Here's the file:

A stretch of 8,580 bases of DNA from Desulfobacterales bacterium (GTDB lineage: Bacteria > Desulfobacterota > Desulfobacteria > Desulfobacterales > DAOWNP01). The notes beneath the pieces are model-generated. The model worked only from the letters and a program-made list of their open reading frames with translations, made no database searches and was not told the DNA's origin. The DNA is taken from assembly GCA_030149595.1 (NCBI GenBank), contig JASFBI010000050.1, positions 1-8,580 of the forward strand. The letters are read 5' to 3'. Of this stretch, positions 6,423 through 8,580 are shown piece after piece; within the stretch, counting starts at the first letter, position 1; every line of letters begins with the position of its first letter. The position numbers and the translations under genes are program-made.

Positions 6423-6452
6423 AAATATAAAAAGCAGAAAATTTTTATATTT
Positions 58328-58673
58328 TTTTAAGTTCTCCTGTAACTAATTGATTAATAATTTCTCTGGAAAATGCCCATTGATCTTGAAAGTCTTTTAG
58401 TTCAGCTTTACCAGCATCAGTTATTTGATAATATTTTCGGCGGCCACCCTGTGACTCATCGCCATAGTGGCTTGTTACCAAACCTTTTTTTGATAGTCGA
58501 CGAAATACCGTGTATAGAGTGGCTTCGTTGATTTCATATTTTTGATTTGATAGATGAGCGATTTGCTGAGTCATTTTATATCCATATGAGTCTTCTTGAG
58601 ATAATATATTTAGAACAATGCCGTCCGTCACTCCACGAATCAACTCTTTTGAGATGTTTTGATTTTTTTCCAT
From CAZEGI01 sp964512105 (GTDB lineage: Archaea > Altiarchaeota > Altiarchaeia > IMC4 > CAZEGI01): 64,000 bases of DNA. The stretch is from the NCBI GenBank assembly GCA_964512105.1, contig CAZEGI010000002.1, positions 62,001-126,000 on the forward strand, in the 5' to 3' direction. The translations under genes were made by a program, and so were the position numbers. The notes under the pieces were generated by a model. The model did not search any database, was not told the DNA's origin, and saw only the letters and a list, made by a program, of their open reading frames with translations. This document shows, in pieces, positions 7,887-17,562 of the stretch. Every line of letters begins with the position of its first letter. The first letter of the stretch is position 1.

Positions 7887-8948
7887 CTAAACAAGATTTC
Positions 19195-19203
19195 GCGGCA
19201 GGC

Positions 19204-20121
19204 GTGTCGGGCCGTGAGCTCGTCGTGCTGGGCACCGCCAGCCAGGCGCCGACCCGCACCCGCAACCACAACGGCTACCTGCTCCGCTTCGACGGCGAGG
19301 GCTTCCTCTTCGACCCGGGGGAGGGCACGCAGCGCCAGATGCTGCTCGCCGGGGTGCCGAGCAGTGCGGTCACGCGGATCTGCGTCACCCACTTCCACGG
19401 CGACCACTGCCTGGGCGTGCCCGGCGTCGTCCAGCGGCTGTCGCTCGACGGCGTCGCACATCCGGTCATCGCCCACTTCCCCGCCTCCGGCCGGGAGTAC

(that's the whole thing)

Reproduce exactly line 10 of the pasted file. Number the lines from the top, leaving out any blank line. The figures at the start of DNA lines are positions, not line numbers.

Positions 7887-8948